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By Howard Wheeldon, Senior Strategist at BGC Partners

26 Sep 11. On the back of large scale defence cuts announced by the UK government last year together with weaker than hoped UK export related growth few who follow BAE Systems will be surprised that the company might soon need to cut large numbers of jobs right across the three principal the UK military aerospace sites. While there has as yet been no formal announcement word on the street is that plants at Brough, Samlesbury and Warton will all be affected along with some head office jobs.

Reasoned by a combination of factors including the UK government having taken the knife to the number of Typhoon aircraft that the Royal Air Force will take, completion of deliveries to the RAF of the advanced Hawk T2, various other program cuts such as Nimrod, Harrier plus fleet size cuts to numbers of RAF Panavia Tornado aircraft and with no new Typhoon or Hawk export orders confirmed for some time BAE now has little option but to cut back on the military aircraft capacity.

Coming just a week before the Conservative Party Conference as speculation about massive job cuts in the military aerospace arena has will not have gone down well in Whitehall. But it has for some time in my view been inevitable that BAE would need to take such a course. And while the loss of a suggested 3,000 workers mainly in Lancashire and West Yorkshire – most of whom will be skilled – will be a serious blow to hopes of rebuilding the manufacturing skills base as a public company BAE must in terms of employment cut its coat according to the cloth available. Given that the government has since DSEi was first unveiled in October last year gone somewhat out of its way to push the idea of buying more of what it need in terms of defence equipment off the shelf’ the message to UK defence equipment suppliers has hardly been one of motivation!

We may also assume that in part the slow path to full scale production and entry to service of the F-35 Joint Strike Fighter in which BAE Systems is a full partner in a US based program controlled by Lockheed Martin may also have impacted on the number of jobs to be lost. The importance of the F-35 in terms of long term production benefit for BAE cannot be understated and BAE manufactures a variety of component parts here in the UK. Progress to full scale production and entry to service of the aircraft has though been slower than originally thought meaning that program deliveries have needed to be rethought.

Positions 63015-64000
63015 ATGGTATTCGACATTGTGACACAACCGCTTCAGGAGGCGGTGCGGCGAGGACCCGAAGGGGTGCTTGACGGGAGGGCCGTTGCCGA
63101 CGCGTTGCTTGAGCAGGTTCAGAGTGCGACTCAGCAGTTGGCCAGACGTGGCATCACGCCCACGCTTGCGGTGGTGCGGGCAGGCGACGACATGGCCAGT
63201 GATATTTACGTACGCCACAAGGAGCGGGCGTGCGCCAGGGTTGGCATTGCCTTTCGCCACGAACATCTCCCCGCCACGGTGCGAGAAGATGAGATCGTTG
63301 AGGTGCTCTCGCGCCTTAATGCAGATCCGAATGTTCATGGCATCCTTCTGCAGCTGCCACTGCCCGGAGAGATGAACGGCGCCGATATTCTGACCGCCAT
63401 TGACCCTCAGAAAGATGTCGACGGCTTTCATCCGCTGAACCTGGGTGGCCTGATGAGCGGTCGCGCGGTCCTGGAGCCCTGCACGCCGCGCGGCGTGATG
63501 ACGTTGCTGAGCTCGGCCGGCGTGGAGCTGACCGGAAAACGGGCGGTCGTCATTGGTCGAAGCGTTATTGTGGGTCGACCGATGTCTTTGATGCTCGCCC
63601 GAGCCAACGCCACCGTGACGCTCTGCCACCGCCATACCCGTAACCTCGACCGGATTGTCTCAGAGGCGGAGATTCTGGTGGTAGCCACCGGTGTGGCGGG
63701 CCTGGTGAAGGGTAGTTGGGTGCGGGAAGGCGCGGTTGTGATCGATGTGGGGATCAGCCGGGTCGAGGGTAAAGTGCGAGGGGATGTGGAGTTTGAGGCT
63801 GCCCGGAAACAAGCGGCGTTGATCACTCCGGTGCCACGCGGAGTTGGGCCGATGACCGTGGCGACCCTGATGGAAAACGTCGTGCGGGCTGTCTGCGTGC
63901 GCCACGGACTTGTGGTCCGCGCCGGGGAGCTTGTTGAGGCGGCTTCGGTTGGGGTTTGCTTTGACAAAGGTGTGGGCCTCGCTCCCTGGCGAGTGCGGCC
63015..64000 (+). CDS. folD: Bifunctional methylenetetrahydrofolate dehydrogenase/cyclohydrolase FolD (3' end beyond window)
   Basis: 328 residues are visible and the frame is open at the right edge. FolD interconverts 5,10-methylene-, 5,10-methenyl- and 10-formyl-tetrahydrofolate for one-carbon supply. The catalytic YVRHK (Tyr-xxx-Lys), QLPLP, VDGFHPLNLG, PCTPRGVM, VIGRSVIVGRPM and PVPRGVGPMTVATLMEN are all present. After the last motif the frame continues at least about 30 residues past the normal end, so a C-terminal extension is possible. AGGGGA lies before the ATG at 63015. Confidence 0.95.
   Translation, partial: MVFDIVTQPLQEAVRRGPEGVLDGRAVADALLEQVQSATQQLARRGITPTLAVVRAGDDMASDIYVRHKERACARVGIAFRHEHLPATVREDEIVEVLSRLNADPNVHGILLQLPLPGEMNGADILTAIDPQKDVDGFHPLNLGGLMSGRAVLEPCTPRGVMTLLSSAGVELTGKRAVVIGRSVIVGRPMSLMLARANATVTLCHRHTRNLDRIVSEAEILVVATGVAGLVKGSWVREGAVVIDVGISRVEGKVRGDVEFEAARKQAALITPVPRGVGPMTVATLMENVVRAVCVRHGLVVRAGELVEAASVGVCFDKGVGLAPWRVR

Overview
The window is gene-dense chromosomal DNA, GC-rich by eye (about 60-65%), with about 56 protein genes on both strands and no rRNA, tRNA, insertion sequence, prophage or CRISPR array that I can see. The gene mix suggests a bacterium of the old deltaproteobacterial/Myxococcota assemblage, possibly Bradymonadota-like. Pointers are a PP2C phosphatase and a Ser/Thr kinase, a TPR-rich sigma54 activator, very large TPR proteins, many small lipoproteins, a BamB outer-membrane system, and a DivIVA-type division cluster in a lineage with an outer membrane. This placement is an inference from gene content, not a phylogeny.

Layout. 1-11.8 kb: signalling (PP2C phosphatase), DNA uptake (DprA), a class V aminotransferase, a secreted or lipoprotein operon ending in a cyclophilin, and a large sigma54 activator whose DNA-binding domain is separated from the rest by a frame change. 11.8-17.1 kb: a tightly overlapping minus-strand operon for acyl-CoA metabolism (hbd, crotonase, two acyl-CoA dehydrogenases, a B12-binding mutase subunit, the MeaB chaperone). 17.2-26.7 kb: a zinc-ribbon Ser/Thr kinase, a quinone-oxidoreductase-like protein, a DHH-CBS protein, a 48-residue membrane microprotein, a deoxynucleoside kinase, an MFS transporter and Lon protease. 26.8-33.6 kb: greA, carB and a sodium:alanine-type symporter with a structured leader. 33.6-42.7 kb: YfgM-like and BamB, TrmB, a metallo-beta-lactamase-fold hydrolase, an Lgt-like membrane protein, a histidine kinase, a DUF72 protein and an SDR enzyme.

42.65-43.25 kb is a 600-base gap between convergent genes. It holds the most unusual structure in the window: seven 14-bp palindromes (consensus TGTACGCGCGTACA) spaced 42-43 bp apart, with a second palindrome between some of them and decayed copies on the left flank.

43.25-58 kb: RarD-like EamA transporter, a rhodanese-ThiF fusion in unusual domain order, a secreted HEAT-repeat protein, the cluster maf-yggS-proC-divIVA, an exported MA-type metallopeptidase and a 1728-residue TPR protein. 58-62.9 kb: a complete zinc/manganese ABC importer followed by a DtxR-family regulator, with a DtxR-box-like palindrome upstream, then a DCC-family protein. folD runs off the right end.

In addition we would suggest that BAE Systems may, should the weekend speculation prove to be correct, take advantage of readjusting production amongst the three plants in the North West. While the company continues large scale involvement in the two separate Hawk T2 orders from India in which final assembly is achieved in-country now that full scale Hawk production for the UK has run its course it is clear that adjustments may need to be made at Brough. That is not to suggest that the Hawk program itself may be drawing to a close – far from it as potential for the aircraft remains very good and there are several campaigns currently running including in the US. It is also possible that both India and Saudi Arabia could yet acquire further Hawk aircraft in due course. The same is true for Typhoon which is currently battling it out against the French Dassault built Rafael aircraft for a very large order in India. In addition the Typhoon campaign continues to run in Japan and Oman and we continue to anticipate further orders for the aircraft from Saudi Arabia.

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